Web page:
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Does Mitt Romney Have an Education Platform?

Beyond breaking the unions, what kind of education policy can we expect from a Romney presidency?
 
 
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If you’re looking to understand what Mitt Romney might do to education as president of the United States, a good place to start is with his own words. Back in March, Mitt Romney told Fox News' Bret Baier that his primary educational goal if elected to the presidency would be to weaken teachers' unions. “The role I see that ought to remain in the president's agenda with regards to education,” Romney announced, “is to push back against the federal teachers' unions.” His promise? To diminish the role of the federal government in education policy, except when it comes to union-busting.

This denunciation of teachers' unions is nothing new for the Right; it’s a plank that has long figured in Republican campaign rhetoric and policy, starting with Ronald Regan. Though Reagan did engage in moderate rhetoric on unions from time to time on the campaign trail, the same moderation was rarely reflected in policy once he was elected. In a nod to his Hollywood roots, Reagan’s 1980 campaign included a pledge of support for the Screen Actors Guild, the actors' union. And Cold Warrior that he was, he predictably lauded Polish workers who unionized in defiance of the Soviet Union. 

Yet overall, Reagan’s relationship with labor in the United States was overwhelmingly hostile. His dispute with the Professional Air Traffic Controllers Association was perhaps the defining union policy of his presidency. He broke that union apart by firing anyone who failed to comply with his imperative to stop striking. And he certainly opposed America’s two largest teachers' unions, the National Association of Educators (NEA) and the AFL-CIO-affiliated American Federation of Teachers (AFT). Reagan’s anti-unionism set the stage for his party’s contemporary commitment to union-busting, and that included open opposition to the two teachers' unions.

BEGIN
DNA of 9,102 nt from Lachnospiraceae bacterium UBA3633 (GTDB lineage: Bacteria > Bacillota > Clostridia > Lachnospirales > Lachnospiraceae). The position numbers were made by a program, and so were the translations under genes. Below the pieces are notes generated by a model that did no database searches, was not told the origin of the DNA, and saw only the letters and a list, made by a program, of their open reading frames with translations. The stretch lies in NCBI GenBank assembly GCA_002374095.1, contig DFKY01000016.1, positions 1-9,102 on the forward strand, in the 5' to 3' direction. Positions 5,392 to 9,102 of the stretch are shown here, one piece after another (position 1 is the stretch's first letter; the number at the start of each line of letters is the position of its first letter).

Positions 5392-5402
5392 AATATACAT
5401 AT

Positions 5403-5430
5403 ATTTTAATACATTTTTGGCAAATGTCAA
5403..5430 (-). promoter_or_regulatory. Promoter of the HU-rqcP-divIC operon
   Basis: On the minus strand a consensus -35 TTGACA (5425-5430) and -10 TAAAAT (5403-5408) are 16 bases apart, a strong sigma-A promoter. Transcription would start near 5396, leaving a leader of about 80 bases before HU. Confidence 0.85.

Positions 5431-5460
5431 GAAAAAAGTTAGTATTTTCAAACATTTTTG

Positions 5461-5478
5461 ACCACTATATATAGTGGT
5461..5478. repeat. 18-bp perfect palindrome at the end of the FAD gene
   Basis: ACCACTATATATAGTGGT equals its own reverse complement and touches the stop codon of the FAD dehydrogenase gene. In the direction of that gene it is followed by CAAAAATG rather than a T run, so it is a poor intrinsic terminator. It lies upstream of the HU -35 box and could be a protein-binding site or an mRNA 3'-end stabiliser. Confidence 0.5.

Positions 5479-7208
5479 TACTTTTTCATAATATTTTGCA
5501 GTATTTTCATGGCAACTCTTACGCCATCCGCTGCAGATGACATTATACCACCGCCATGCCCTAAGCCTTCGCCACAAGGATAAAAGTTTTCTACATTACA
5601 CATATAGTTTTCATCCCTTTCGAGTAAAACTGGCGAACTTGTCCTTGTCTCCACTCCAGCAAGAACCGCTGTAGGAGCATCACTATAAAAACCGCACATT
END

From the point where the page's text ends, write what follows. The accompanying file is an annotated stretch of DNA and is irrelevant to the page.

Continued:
Ever since, Republicans have worked to demonize – and weaken – both NEA and AFT. This culminated in 2004, when President George W. Bush’s education secretary Rod Paige absurdly called the NEA a “ terrorist organization.” So, it isn’t surprising that Romney has chosen to demonize the two unions in his fight to secure his party’s presidential nomination. But as an educational platform, union-bashing’s pretty thin. The sound bites may play well with the Republican base, but what else do we know about Romney on education? He hasn’t made the issue a central component of his campaign -- so where can we look to find out what President Romney's vision for American education might be? 

Past Governance: Does Massachusetts Matter? 

Given that Romney served as governor of Massachusetts for four years, it is tempting to look to his education record while in office for insights into what he might do as president. But Ken Saltman, professor of educational policy studies and research at DePaul University, cautions against reading too much into Romney’s work in that state. Noting that the contemporary Republican Party is generally far more conservative than the population of Massachusetts, he suggests it is unlikely that Romney will be able to replicate his education policies there at the national level. 

Katrina Bulkley, associate professor of educational leadership at Montclair State University, agrees. She notes that the legacy of excellence in public education throughout much of Massachusetts is quite deeply entrenched, making it difficult for Romney to substantially alter the cultural imperative for good schools there. She tells AlterNet, 

“Massachusetts was a very high-performing state, but a big part of that has nothing to do with education, but with the population of Massachusetts. Massachusetts overall is wealthy and highly educated. Also, it has a long history of strong commitment to public education. I do not mean to suggest that Massachusetts is perfect by any means, but there is a real foundation there for public education… [B]efore he became governor, Massachusetts was already a pretty high-performing state [and] it has continued to be a really high performing state following his exit as governor.”